Not every photo has to be perfectly lit, edited, and framed. Many great photos are simply funny, odd, and flawed. Photography is all about documenting life: the good, the bad, the strange. But many times we don’t have cameras with us when we come across something amazing. What should we do? Enter stage right: the camera phone.
People have a lot of opinions on camera phones as this little feature becomes more popular and smart phone apps are multiplying. Some people think they have no place in photography but I’m firmly in the camp of, â€œIf you’ve got it, use it.â€ All photos are equal in my eye. Just take a look at some of the amazing work people are doing with their camera phones and tell me that this isn’t photography! And take a look at this fashion photoshoot done with an iPhone!
We’re not trying to be perfect though. Today’s assignment is simply to be observant and to use your camera phone to help you document life as it happens around you. If you don’t have a camera phone, that’s okay (I didn’t have a smart phone until 3 weeks ago) and if your camera phone is crap, that’s okay too (this is an exercise in being observant, not in being the-best-photographer-on-earth). Ideally, we’ll all be using our phones to take photos but if yours can’t, then pack your camera with you all day for one day and try to take some photos as you go about your business.
So, now the nitty-gritty: how does one become more observant? Here are three tips to get your started:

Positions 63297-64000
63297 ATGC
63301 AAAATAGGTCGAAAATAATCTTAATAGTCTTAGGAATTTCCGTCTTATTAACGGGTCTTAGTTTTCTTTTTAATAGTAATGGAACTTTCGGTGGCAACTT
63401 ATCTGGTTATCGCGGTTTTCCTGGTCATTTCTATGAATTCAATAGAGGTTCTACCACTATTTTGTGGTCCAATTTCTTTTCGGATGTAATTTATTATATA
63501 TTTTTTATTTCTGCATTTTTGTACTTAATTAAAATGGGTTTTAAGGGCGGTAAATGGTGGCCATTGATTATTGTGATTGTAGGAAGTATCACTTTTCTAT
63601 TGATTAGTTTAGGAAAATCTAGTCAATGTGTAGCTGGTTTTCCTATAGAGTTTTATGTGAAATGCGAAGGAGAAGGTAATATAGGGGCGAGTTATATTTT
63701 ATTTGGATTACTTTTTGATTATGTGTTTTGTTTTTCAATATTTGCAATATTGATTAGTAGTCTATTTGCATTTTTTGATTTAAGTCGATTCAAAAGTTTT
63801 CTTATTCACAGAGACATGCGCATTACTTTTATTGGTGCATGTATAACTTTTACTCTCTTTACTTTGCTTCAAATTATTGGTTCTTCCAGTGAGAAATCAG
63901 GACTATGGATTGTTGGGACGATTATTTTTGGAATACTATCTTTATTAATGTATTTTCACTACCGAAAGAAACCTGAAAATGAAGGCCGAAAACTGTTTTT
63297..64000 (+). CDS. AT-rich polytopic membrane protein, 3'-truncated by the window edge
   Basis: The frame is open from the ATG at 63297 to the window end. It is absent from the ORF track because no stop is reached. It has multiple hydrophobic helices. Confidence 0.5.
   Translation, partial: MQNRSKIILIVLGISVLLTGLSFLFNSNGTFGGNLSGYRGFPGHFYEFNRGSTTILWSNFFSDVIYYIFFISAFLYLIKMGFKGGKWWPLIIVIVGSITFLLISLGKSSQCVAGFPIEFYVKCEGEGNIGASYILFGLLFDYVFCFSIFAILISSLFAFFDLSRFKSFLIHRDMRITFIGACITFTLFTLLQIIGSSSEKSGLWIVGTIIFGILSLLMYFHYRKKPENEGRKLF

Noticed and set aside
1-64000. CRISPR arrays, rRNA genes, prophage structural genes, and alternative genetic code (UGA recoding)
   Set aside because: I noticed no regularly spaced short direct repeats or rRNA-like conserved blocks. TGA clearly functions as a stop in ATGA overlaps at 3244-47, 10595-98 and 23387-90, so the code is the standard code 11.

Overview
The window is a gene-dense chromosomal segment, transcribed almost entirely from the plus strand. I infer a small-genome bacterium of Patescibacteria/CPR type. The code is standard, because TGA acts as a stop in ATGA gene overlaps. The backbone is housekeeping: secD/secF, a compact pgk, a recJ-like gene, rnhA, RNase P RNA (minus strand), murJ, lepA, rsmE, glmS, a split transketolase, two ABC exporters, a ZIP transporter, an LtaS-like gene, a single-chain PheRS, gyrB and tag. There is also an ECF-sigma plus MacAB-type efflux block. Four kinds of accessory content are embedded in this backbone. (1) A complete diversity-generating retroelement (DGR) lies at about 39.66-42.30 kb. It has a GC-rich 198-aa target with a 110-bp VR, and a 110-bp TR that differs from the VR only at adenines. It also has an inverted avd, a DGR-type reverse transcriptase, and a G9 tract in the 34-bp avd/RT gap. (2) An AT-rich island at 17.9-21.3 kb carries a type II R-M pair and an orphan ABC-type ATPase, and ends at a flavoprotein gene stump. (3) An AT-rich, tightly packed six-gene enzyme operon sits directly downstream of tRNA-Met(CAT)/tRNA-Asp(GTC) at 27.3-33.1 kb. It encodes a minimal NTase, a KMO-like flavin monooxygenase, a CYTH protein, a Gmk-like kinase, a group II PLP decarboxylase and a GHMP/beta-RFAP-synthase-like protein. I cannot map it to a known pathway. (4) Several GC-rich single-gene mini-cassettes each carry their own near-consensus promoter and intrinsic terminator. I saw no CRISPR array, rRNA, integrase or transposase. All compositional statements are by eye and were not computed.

1. Try people watching. Sit down in a busy place and take a moment to just watch people do their thing. Malls are a great place for this as are busy street corners, markets, grocery stores, and train stations. Take note of what people say, what they eat, what they where, who they are talking to, how they sit, their facial expressions, if they fidget.
2. Look up! Don’t just plow through your day with your eyes set in front of you–try looking up or down. Look for signs, trees, birds, garbage, reflections, broken light bulbs, ceiling decorations, strangely shaped clouds. Often times we miss curious little pieces of life because our eyes are fixed in only one direction. Take a moment to really take in your surroundings, not just the ones at eye level. You might be surprised!
3. Slow down. Take a moment in your day to just wander aimlessly through the park, your neighborhood, a food court, in the city. Be a tourist in your own backyard! One of my favorite things to do is to stop and consider graffiti art (sometimes the subject can be so fascinating!). You might also want to try reading labels on food and products and looking for patterns on sidewalks, walls, shelves, or in groups of people.
Now that you’ve tried being observant and you’ve got your photo, what will you do with it? There are lots of photo sharing apps out there (Facebook, Flickr, tumblr, instagram) as well as lots of photo editing programs (Photoshop, iPhoto, Aperature, Camera Effects, iDarkroom). There are even some cool alternative camera settings like the Retro Camera app for Android that lets you take photos as if you were using antique cameras! There are lots of options out there to help you improve your photos and make them ready for sharing.
Your assignment this week is two fold: First, you need to be observant and take photos from your day to day life. Got a cup of coffee with a beautiful design on the top? Take a photo of it. Second, you need to use an editing app (if you can) to make your photo all flashy and ready for sharing. There is no rule with this one so if you want to share a pop-art print, go for it! When you’re finished, post your photo here. For extra credit, you can check out this National Geographic tutorial on how to take good photos with your camera phone.
All right folks, get going and make it snappy!